Filing 7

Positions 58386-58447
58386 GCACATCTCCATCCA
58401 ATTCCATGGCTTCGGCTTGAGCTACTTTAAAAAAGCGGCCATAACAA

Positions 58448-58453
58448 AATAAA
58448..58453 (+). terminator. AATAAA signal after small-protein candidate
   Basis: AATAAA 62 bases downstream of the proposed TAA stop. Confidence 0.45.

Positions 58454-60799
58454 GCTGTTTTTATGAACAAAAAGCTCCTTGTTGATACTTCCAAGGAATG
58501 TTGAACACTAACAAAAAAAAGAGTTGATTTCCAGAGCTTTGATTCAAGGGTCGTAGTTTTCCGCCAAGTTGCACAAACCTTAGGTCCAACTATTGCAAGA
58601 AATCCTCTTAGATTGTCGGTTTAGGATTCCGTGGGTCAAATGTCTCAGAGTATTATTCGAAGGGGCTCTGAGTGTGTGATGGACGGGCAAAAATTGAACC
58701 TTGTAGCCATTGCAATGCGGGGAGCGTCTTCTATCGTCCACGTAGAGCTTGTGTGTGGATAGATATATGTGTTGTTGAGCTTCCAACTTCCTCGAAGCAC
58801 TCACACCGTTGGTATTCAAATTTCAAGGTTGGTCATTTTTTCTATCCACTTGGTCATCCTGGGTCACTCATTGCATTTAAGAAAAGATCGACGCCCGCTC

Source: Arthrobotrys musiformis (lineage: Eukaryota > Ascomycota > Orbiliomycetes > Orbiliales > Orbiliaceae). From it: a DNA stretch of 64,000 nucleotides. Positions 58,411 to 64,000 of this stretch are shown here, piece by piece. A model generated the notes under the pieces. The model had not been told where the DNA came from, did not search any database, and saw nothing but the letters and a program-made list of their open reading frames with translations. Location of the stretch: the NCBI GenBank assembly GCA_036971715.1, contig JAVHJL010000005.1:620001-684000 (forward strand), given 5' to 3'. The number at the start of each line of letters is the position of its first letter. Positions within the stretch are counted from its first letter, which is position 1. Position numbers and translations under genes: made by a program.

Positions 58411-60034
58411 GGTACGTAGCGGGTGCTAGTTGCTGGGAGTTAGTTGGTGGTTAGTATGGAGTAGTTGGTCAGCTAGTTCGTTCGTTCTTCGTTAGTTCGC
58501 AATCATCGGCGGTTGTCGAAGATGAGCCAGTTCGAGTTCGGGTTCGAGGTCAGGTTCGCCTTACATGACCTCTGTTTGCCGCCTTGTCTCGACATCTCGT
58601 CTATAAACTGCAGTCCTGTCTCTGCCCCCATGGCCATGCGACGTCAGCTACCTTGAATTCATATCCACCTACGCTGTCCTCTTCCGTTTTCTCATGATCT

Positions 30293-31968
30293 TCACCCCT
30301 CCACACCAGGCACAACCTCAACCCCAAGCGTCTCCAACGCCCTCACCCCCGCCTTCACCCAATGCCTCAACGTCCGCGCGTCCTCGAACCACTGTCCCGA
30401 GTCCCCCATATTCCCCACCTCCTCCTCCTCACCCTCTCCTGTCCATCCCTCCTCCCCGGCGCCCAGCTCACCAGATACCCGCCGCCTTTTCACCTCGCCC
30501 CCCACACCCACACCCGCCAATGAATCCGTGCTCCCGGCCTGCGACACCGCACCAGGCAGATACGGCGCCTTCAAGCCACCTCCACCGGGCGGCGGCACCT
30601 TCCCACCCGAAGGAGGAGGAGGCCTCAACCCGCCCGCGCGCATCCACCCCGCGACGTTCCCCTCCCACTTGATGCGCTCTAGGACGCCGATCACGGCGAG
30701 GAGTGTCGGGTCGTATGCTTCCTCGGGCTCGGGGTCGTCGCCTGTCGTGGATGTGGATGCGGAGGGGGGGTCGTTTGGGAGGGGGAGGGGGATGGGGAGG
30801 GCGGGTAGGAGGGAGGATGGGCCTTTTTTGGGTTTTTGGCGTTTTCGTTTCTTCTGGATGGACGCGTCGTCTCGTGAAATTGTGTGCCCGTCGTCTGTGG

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IN THE UNITED STATES DISTRICT COURT FOR THE EASTERN DISTRICT OF PENNSYLVANIA DANIEL R. BLACK and CARYN BLACK, : : : : : : : : : : : : Appellants, v. RONALD D GIGLIOTTI and CHRISTOPHER J GIGLIOTTI GROUP CORP., & THE PAUL REVERE INSURANCE CO. Appellees CIVIL ACTION NOS. 14-2733 & 14-2734 BANKRUPTCY CASE NOS. 11-18910 & 12-11986 ADVERSARY NOS. 12-0449 & 12-0471 MEMORANDUM J. Baylson August 6, 2014 Plaintiffs appeal from the Bankruptcy Court of Eastern Pennsylvania’s order granting Defendants summary judgment on their claims of piercing the corporate veil and nondischargeability of debt. I. FACTUAL BACKGROUND & PROCEDURAL HISTORY In 2003 Plaintiffs Daniel Black and Caryn Black signed an agreement of sale to purchase a home from a residential construction company, Gigliotti Avignon Associates, L.L.P. (Gigliotti Avignon), owned by three brothers, Defendant Ronald Gigliotti, Defendant John Gigliotti, and Christopher Gigiliotti. Plaintiffs paid a $102,810 deposit to Gigliotti Avignon in June 2003. But after construction began, Plaintiffs decided to divorce and no longer wanted the home. Gigliotti Avignon orally agreed to modify the contract and agreed to return Plaintiff’s deposit if they were able to sell the home at a profit. On December 2, 2004, counsel for Gigliotti Avignon sent notice to Plaintiffs that they were in breach of the agreement by failing to purchase the property and that Gigliotti Avignon 1 were retaining their deposit pursuant to the terms of the agreement. 1 On December 14, Gigliotti Avignon sold the home for $123,000 more than Plaintiffs had originally agreed to pay them. In December 2005, Plaintiffs filed suit against Giogliotti Avignon for specific performance, breach of contract, fraud, and breach of the Pennsylvania Unfair Trade Practices & Consumer Protection Law. After a prolonged litigation, Plaintiffs were awarded $151,2756.62 in a bench trial in October 2010. Approximately three months later, Defendants notified Plaintiffs that Gigliotti Avignion was insolvent and could not pay the judgment. Defendants John Gigliotti, and Ronald Gigliotti filed for Chapter 7 bankruptcy in November 2011. Bankruptcy Nos. 11–18910 & 12–11986. Plaintiffs filed an adversary complaint in John and Ronald Gigliotti’s bankruptcies to pierce the corporate veil and asserted a number of state law tort and statutory claims against Defendants. Adversary Nos. 12–0449 & 12–0471. Defendants moved to dismiss the compliant based on the statute of limitations. The Bankruptcy Court granted Defendants’ motion to dismiss, finding Plaintiffs had notice of their state law claims at the time they filed their lawsuit in 2005. Plaintiffs were granted leave to amend their complaint to allege only claims for piercing the corporate veil and nondischargeability of debt under 11 U.S.C. §§523(a)(2) and (a)(4). In their amended complaint, Plaintiffs brought claims to pierce the corporate veil, nondischargeability of debt for defalcation, and nondischargeability of debt for fraudulent misrepresentation. 1 Attorneys for Gigliotti Avignion (Archer & Griener) sent a letter to the Plaintiffs stating, in relevant portion, “You have not made any of the selections under the time frames required under the referenced Agreement nor otherwise performed your obligations thereunder. This letter shall constitute notice pursuant to subparagraph (v) under the “Default” paragraph of the Agreement pursuant to which you shall have 10 days to make your selections or otherwise cure your default of performance under the Agreement. Pursuant to the Agreement, in the event of a default, Gigliotti is entitled to retain the Deposit. . . .” In re Gigliotti, 507 B.R. 826, 831n.6 (Bankr. E.D. Pa. 2014). 2 Defendants subsequently moved for summary judgment, and Plaintiffs cross-moved for summary judgment. Three months after Plaintiffs moved for summary judgment, and after the Bankruptcy Court heard oral argument on the cross motions, Plaintiffs filed a motion to compel production of all financial records tracing the funds Plaintiffs deposited, all financial records of Gigliotti Avignon from 2003 to 2011, and all documents showing Gigliotti Avignon set aside sufficient funds to satisfy liabilities to Plaintiffs as of December 2, 2004. Pl’s Motion to Compel at 7-8. The Bankruptcy Court denied the motion to compel for three reasons. First, the motion was filed four months after the discovery deadline and was untimely. Second, Plaintiffs did not articulate any reason why they failed to raise objections to the discovery responses at the time the inadequate responses were produced. Third, Plaintiffs moved for summary judgment on August 23, 2013, but did not move to compel production until November 22, 2013.. The Bankruptcy Court held Plaintiffs failed to meet the standard for piercing the corporate veil because there was no evidence Gigliotti Avignon was under-capitalized, or that Defendants siphoned any corporate funds or impermissibly comingled company assets. 2 In re Gigliotti, 507 B.R. 826, 836 (Bankr. E.D. Pa. 2014). The Bankruptcy Court further held that Plaintiffs could not bring claims under the participation theory that Defendants participated in the torts committed against them because those claims were not alleged in the complaint, Plaintiffs presented no evidence of tortious conduct, and their claims for the underlying torts were previously dismissed as untimely. Id. at 837-38. Finally, the Bankruptcy Court held 2 The Bankruptcy Court rejected Plaintiff’s arguments that the doctrines of res judicata and res ipsa loquitur supported their claims to pierce the corporate veil. The Court found that res judicata only applied to the corporate defendant who was the only defendant in the 2005 state law suit, and that res judicata had consistently been rejected in claims to pierce the corporate veil. The Court also rejected Plaintiffs’ claims that they could show embezzlement or siphoning of funds through the doctrine of res ipsa loquitur because that is a theory of circumstantial evidence in negligence claims, not intentional torts. 3 because the Plaintiffs did not have sufficient evidence to pierce the corporate veil, they could not show nondischargeabilty of debt because the debt was only attributable to the corporate entity and not owed by the debtors themselves. Id. at 840. The Bankruptcy Court denied Plaintiffs’ motion for summary judgment and granted Defendants’ motion for summary judgment, from which Plaintiffs appeal. Id. II. THE ISSUES ON APPEAL AND THE PARTIES’ ARGUMENTS 1. Plaintiffs argue the Bankruptcy Court erred by denying their claim to pierce the corporate veil because it applied the wrong test to determine whether Defendants created the corporate entity as a sham to evade personal liability. Plaintiffs contend that their evidence showed Defendants siphoned their deposit funds because the money was removed from the escrow account and Defendants had exclusive control over Gigliotti Avignon. Plaintiffs argue that they presented sufficient circumstantial evidence under the doctrine of res ipsa loquitur because Defendants had exclusive control over the corporation that was the instrumentality of their injury. Defendants respond that the Bankruptcy Court properly applied the Third Circuit standard for piercing the corporate veil. 2. Plaintiffs contend the Bankruptcy Court erred in denying their claims under the participation theory because they produced evidence that their deposit was withdrawn from the escrow account, and that Defendants were the officers of Gigliotti Avignon. Defendants respond that the Bankruptcy Court applied the standard articulated by the Pennsylvania Supreme Court when “the record establishes the individual’s participation in in the tortious activity” and Plaintiffs did not produce any evidence of tortious activity. 3. Plaintiffs challenge that the Bankruptcy Court erred in denying their motion to compel production of financial records. Defendants respond that the Bankruptcy Court correctly denied 4 the motion based on its filing beyond the discovery deadline and after Plaintiffs had moved for summary judgment. III. JURISDICTION AND STANDARD OF REVIEW This Court has jurisdiction over appeals from final judgments, orders and decrees of the Bankruptcy Courts under 28 U.S.C. § 158(a)(1). This appeal is from an order granting summary judgment to Defendants, and is a final order. This Court reviews “the bankruptcy court’s legal determinations de novo, its factual findings for clear error and its exercise of discretion for abuse thereof.” In re Trans World Airlines, Inc., 145 F.3d 124, 131 (3d Cir. 1998). IV. ANALYSIS A. Piercing the Corporate Veil “The ‘classical’ piercing of the corporate veil is an equitable remedy whereby a court disregards the existence of the corporation to make the corporation’s individual principals and their personal assets liable for the debts of the corporation.” In re Blatstein, 192 F.3d 88, 100 (3d Cir. 1999) (citation omitted); see also Ashley v. Ashley, 393 A.2d 637, 641 (Pa. 1978) (“[W]henever one in control of a corporation uses that control, or uses the corporate assets, to further his or her own personal interests, the fiction of the separate corporate identity may properly be disregarded.”). “This legal fiction of a separate corporate entity was designed to serve convenience and justice, and will be disregarded whenever justice or public policy demand and when the rights of innocent parties are not prejudiced nor the theory of the corporate entity rendered useless.” Ashley, 393 A.2d at 641 (internal citations omitted). There is a strong presumption against piercing the corporate veil in Pennsylvania, and it is only to be granted in limited circumstances. Zubik v. Zubik, 384 F.2d 267, 273 (3d Cir. 1967) (“[A]ny court must 5 start from the general rule that the corporate entity should be recognized and upheld, unless specific, unusual circumstances call for an exception.”). The Third Circuit looks to the following factors to determine whether a corporate entity is merely an alter ego of the controlling shareholder: “gross undercapitalization, failure to observe corporate formalities, nonpayment of dividends, insolvency of debtor corporation, siphoning of funds from the debtor corporation by the dominant stockholder, nonfunctioning of officers and directors, absence of corporate records, and whether the corporation is merely a facade for the operations of the dominant stockholder.” Pearson v. Component Tech. Corp., 247 F.3d 471, 484-85 (3d Cir. 2001). “The test, . . . is demonstrably an inquiry into whether the debtor corporation is little more than a legal fiction. Such a burden is notoriously difficult for plaintiffs to meet.” 485 (“For instance, courts have refused to pierce the veil even when subsidiary corporations use the trade name of the parent, accept administrative support from the parent, and have a significant economic relationship with the parent.”). Plaintiffs contend the Bankruptcy Court erred in adopting this multi-factor test articulated in Pearson and many other Third Circuit cases. See, e.g., Trustees of Nat. Elevator Indus. Pension, Health Benefit & Educ. Funds v. Lutyk, 332 F.3d 188, 195 (3d Cir. 2003); Ragan v. Tri-Cnty. Excavating, Inc., 62 F.3d 501, 509 (3d Cir. 1995); and Zubik, 384 F.2d at 274. Plaintiffs point to a two-part test articulated in Craig v. Lake Asbestos of Quebec, Ltd., where “(1) the parent so dominated the subsidiary that it had no separate existence but was merely a conduit for the parent and (2) the parent has abused the privilege of incorporation by using the subsidiary to perpetrate a fraud or injustice, or otherwise to circumvent the law.” 843 F.2d 145, 149 (3d Cir. 1988). But in Craig the Third Circuit went on to consider the same factors articulated in Person to determine whether the parent company dominated the subsidiary to the 6 extent that it was merely an alter ego. Id. Plaintiffs have not cited to any case that questions or contradicts the standard applied by the Bankruptcy Court. Plaintiffs have failed to point to any evidence on the record showing Gigolitti Avignon was a sham enterprise or that defendants abused the corporate form. Plaintiffs correctly note that Defendants bear the burden of proof on summary judgment to show the undisputed facts entitle them to judgment as a matter of law. But Plaintiffs bear the burden to produce some evidence sufficient to show a genuine dispute of facts supporting their claim to pierce the corporate veil. Plaintiffs assert Defendants used their corporate entity to steal Plaintiffs’ deposit, but Plaintiffs have not produced any evidence suggesting that Defendants withdrew the funds for personal use or comingled company assets with personal funds. Cf. Lutyk, 332 F.3d (affirming a judgment after a non-jury trial to pierce the corporate veil where the company’s president “abused the corporate form” by siphoning funds when the company president knew the company was grossly insolvent, increasing payments to himself and family members, while failing to pay non-family employees, “present[ing] an element of injustice or fundamental unfairness”). Instead, Plaintiffs argue the doctrine of res ipsa loquitur supports their claim. First, this doctrine only applies to negligence claims, not to Plaintiff’s claims for intentional torts. Gilbert v. Korvette, Inc., 327 A.2d 94, 99 (Pa. 1974) (holding res ipsa loquitur “is only a shorthand expression for circumstantial proof of negligence”). Second, Plaintiffs have not pointed to any evidence contradicting the Bankruptcy Court’s findings that the escrow account records were “entirely consistent with a normally functioning corporation.” In re Gigliotti, 507 B.R. at 835. Accordingly, the Bankruptcy Court did not err in finding Plaintiffs failed to produce evidence to support their claim to pierce the corporate veil. 7 B. Nondischargeability of Debt To show a debt is nondischargable under 11 U.S.C. §523(a), a plaintiff must show that a valid debt exists, and that the debt meets the requirements of the enumerated exceptions to dischargability. In re Pearl, 502 B.R. 429, 442 (Bankr. E.D. Pa. 2013). “In the absence of an enforceable obligation, there is no “debt” that can be non-dischargeable.” In re August, 448 B.R. 331, 346 (Bankr. E.D. Pa. 2011). To establish a valid debt, the plaintiff must show he “hold[s] an enforceable obligation under non-bankruptcy law.” Id. Here, Plaintiffs’ obligation was against Gigliotti Avignon. Plaintiffs’ contract was between themselves and Gigliotti Avignon. The state court judgment was only against Gigliotti Avignon, not either of the Defendants. Without first piercing the corporate veil, the debt Plaintiffs assert cannot be attributed to Defendants. Thus, the Bankruptcy Court correctly held that Plaintiffs must first show that the debt is attributable to Defendants by piercing the corporate veil in order to assert nondischargeability of the debt against them. C. Participation Doctrine Plaintiffs contend the Bankruptcy Court erred in rejecting their claims against Defendants based on the Pennsylvania participation doctrine. Plaintiffs contend the statute of limitations should be tolled under the discovery doctrine until January 11, 2011 when they received notice that Gigliotti Avignon was insolvent. Plaintiffs assert it was only from this letter that they could infer “their monies had been improperly removed from escrow by the Gigliottis and spent.” Pl’s Br. at 31. Under Pennsylvania law adopting the participation theory, a corporate officer “who takes part in the commission of a tort by the corporation is personally liable therefor; but [] an officer of a corporation who takes no part in the commission of the tort committed by the corporation is 8 not personally liable to third persons for such a tort . . . .” Wicks v. Milzoco Builders, Inc., 470 A.2d 86, 90 (Pa. 1983) (internal citations omitted). “Liability under this theory attaches only where the corporate officer is an actor who participates in the wrongful acts.” Id. As discussed above, Plaintiffs have not produced any evidence that either of the Defendants engaged in tortious conduct. There is no evidence on the record showing who was authorized to sign checks for Gigilotti Avignon. Plaintiffs have not even alleged which of the three Gigliotti brothers withdrew the deposit. Notably, only two of the three brothers are defendants in this bankruptcy action. At the summary judgment stage, Plaintiffs must come forward with some evidence that either or both of the Defendants personally participated in the conversion their funds. The Bankruptcy Court is not required to infer that because the money was withdrawn, Defendants personally participated in a theft. D. Motion to Compel Plaintiffs contend the Bankruptcy Court should have granted their motion to compel production of evidence. First, this issue is not on direct appeal, as Plaintiffs appeal from the order granting Defendants’ motion for summary judgment, and denying their motion for summary judgment. Second, Plaintiffs have not pointed to any case law suggesting the Bankruptcy Court’s ruling was in error, or abused its discretion. Numerous courts have denied motions to compel for the same three reasons articulated here: the motion was filed long after the discovery deadline passed, no excuse was given for failing to file the motion earlier, and the movant filed for summary judgment before it sought to compel production. See, e.g., Pathmark Stores, Inc. v. Gator Monument Partners, LLP, No. 083082, 2009 WL 2762836, at *2 (E.D. Pa. Aug. 26, 2009); Celgene Corp. v. Centocor, Inc., No. 03-5978, 2006 WL 305431, at *3 (E.D. Pa. Feb. 8, 2006). As Judge Pratter of this Court 9 explained, “the filing of a motion for summary judgment is a clear indication that the moving party considered the discovery record both adequate and closed.” Pathmark Stores, Inc., 2009 WL 2762837, at *2. The Bankruptcy Court’s opinion was supported by precedent and well-reasoned. It is incongruous for Plaintiffs to move for summary judgment and then three months later argue they have not received adequate discovery to produce evidence in support of their claims. Finally, Plaintiff has pointed to no caselaw to the contrary. Accordingly, this Court finds no error or abuse of discretion in the Bankruptcy Court’s ruling. IV. CONCLUSION The Bankruptcy Court properly found Plaintiffs failed to produce evidence supporting their claim to pierce the corporate veil or supporting liability against Defendants based on the participation theory. The Bankruptcy Court’s order will be affirmed. O:\CIVIL 14\14-2733 in re ronald gigliotti\14cv2733.appeal.memo.docx 10